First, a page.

Libyan State Television/Reuters
Libya's leader, Muammar Qaddafi, holds his speech as he talks on national television from Tripoli in this Feb. 22 still image taken from video.
Rich Clabaugh/Staff

Qaddafi speech: More Saddam Hussein than Mubarak

Muammar Qaddafi's Libya may be autocratic like Tunisia and Egypt. But unlike the leaders of those regimes, Qaddafi seems willing to plunge his country into war to preserve power.

Embattled Libyan strongman Muammar Qaddafi turned in a stunning television harangue this evening that repeatedly called for democracy protesters to be executed, describing them as “rats” and “cockroaches” in the service of foreign agents.

In rambling, almost rabid, tones he highlighted the differences between his regime and those just ousted in Egypt and Tunisia.

It's true: Qaddafi’s Libya is something else again – a state in which everyone answers to the caprices and whims of the “Leader and Guide of the Revolution,” as he styles himself. The only real regional analogue in recent memory is Saddam Hussein’s Iraq, but even there the megalomania and cult of personality didn’t run as deep.

IN PICTURES: Libya protests

Egypt and Tunisia, Libya's immediate neighbors, may have been ruled by autocrats. They may have stifled political dissent with arrests and torture. But they also had public institutions that acted separately from those autocrats, a tradition of rhetorical respect for the rule of law (if not always in practice), and military establishments that decided to push out their leaders rather than plunge their nation into chaos.

Unlike those leaders, Qaddafi seems perfectly willing to plunge his country into a brutal war to preserve his power. The key test will be whether his military, an institution where direct loyalty to him is paramount, will stick with him. If he plunges Libya – an OPEC member with Africa's largest proven oil reserves – further into conflict, oil prices are likely to skyrocket, something he's probably hoping will prevent outside powers from fully assisting the protesters.

Qaddafi's threats

Now Qaddafi, who spoke from what appeared to be the ruins of a Tripoli barracks bombed by the United States in 1986 in retaliation for a terrorist attack, is promising violence. As the United Nations Security Council meets to decide whether to take action, Libyans and much of the world are holding their breath.

He called several times for the death or execution of protesters in places like the eastern city of Benghazi, where disgruntled citizens have already wrested control from him.

He repeatedly referred to the protesters – whom he termed “gangs” – as serving, variously, Satan, Britain, the United States, and Al Qaeda.

“This is a small number of terrorists trying to turn us into an emirate for Bin Laden and Zawahiri so the US can come take control,” he said, referring to the group's chief ideologue Ayman al-Zawahiri, an Egyptian living in exile.

“Come out of your homes, attack them in their dens,” he urged Libya’s citizens. “Withdraw your children from the streets. They are drugging your children, they are making your children drunk and sending them to hell.”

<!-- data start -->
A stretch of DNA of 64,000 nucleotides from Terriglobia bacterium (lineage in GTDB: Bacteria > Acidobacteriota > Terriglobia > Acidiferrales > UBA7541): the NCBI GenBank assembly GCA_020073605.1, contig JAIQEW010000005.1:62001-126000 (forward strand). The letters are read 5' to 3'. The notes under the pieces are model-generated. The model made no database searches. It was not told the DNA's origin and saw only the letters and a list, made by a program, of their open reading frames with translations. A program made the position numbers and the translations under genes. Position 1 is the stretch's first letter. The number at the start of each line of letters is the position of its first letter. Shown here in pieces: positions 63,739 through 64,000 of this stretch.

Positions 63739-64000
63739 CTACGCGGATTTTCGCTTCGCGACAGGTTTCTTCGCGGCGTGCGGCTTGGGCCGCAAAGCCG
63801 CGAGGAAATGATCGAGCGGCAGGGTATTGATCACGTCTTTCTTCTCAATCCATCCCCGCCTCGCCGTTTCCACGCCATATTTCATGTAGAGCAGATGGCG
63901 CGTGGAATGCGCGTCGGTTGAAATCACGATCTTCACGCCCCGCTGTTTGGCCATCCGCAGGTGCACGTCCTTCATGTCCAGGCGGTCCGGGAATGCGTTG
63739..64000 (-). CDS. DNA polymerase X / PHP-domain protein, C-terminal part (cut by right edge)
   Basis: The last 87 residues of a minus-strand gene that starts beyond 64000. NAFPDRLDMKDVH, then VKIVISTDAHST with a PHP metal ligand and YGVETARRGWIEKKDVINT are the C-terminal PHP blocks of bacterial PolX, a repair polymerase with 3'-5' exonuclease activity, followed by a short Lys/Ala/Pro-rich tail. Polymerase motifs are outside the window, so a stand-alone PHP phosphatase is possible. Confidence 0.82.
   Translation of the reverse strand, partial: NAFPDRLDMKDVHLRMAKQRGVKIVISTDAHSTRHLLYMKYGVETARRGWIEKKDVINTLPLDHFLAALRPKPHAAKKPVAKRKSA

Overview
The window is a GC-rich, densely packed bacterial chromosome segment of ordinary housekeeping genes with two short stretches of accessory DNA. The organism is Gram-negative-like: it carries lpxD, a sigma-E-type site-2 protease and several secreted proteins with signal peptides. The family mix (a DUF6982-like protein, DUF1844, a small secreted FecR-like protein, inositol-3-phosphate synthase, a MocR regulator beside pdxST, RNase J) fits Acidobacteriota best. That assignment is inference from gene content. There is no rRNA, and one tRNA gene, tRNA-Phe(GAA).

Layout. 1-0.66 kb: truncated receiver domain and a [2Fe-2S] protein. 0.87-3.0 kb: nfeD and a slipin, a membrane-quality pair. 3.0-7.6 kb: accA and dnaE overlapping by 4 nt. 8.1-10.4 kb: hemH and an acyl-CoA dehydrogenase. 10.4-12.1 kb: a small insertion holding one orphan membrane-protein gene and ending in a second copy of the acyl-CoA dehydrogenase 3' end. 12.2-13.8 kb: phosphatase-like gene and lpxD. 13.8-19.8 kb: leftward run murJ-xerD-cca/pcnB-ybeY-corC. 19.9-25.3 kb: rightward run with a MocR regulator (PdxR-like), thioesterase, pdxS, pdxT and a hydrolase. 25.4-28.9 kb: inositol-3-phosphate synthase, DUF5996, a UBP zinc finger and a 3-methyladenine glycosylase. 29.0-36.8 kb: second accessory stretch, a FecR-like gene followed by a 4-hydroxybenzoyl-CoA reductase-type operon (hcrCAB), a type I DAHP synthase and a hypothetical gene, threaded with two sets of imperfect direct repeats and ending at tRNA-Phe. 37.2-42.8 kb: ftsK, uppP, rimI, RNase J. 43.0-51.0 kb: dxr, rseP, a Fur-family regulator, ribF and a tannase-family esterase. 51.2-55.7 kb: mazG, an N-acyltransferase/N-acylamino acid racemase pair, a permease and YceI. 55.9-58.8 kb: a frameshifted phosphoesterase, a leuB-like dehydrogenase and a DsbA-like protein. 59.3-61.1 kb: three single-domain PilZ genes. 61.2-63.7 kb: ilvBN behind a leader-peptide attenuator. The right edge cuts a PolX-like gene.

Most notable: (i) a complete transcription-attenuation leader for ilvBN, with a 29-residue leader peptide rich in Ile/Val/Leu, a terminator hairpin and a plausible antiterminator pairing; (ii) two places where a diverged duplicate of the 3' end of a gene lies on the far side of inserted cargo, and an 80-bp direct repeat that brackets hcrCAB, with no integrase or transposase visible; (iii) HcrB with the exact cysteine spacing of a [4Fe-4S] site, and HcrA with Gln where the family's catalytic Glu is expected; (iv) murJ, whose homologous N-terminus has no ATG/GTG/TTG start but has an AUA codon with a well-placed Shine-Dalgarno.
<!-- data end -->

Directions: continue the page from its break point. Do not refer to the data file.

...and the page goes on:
He repeatedly warned of Libya being turned into an Afghanistan, being plunged into civil war, in tones that sounded more like a threat. He said he would “cleanse … Libya house by house.”

What law did he refer to when insisting that all those who oppose him should be put to death? Not a Libyan constitution. Instead, he brandished his own “Green Book,” a 34-year-old manifesto in which he promised Libya a hybrid of socialism, Islam, and “direct democracy,” but which has been used to support one-man rule.

He also disavowed responsibility for what Human Rights Watch has said is 300 deaths at the hands of his security forces so far. He promised never to step down, and warned of violence if protesters continue to try to push him out.

"I have not yet ordered the use of force, not yet ordered a bullet fired…. When I do, everything will burn."

Mutiny in the military?

Qaddafi’s rhetoric has emboldened opposition supporters and ratcheted up the fears of human rights activists, who say as many as 400 have already been killed.

Today, before Qaddafi spoke, a coalition of mostly exiled Libyan reformers called on the UN Security Council to "mobilize immediately” and asked for a no-fly zone to be established over the country to prevent Qaddafi from using his air force against protesters.

Libya’s deputy UN ambassador, Ibrahim Dabbashi, who defected from the regime yesterday along with several other diplomats, also called for a no-fly zone today.

At the moment, large parts of eastern Libya – the heart of the country’s oil production – appear out of the hands of the central government. Reporters making their way over the Egyptian border today said they were greeted by civilian militias welcoming them to “liberated Libya.”

But if Qaddafi can rally enough support in his military, the protesters' position could prove very shaky.

There have been strong suggestions out of Libya that some units have mutinied, but it appears that most of the military is on the fence. At least one of Qaddafi’s sons is in command of a brigade-sized force, and Qaddafi's speech tonight could be a harbinger of an all-out assault on places like Benghazi.

Not all Arab revolts end well

Qaddafi’s rhetoric, including his repeated claims that protesters are trying to establish “Islamic emirates” in places like Benghazi are certainly ominous, and not all Arab revolts have happy endings.

In 1982 in Syria, Islamist opponents of the regime of Hafez al-Assad led a mutiny in that country’s city of Hama. Assad rallied his forces and bombarded, then stormed the city. The confrontation killed as many as 35,000 citizens as well as 1,000 soldiers, though estimated death tolls vary widely.

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